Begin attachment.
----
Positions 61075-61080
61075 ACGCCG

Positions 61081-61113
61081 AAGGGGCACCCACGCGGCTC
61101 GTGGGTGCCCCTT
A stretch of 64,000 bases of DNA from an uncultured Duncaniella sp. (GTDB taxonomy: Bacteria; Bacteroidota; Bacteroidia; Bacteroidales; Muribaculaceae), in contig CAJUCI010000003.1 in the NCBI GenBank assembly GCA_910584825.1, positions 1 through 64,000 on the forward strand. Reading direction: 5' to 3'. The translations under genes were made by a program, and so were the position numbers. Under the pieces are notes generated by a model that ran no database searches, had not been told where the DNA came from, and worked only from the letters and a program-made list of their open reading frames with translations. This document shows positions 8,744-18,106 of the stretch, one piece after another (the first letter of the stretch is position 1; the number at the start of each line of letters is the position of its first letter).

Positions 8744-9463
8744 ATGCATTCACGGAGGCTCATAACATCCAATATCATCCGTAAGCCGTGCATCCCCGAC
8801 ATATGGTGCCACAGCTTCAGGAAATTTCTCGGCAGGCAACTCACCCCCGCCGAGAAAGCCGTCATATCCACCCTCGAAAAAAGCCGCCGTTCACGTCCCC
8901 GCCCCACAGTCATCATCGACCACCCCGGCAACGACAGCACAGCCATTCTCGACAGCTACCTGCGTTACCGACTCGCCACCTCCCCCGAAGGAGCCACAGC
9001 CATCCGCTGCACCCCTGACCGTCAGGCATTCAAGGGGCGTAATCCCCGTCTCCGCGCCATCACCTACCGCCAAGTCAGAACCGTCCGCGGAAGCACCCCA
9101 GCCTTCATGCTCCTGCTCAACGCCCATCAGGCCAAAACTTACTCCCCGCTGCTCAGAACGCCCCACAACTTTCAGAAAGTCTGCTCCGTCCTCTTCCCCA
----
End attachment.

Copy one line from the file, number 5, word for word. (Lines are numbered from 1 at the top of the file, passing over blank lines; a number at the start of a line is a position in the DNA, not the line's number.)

61101 GTGGGTGCCCCTT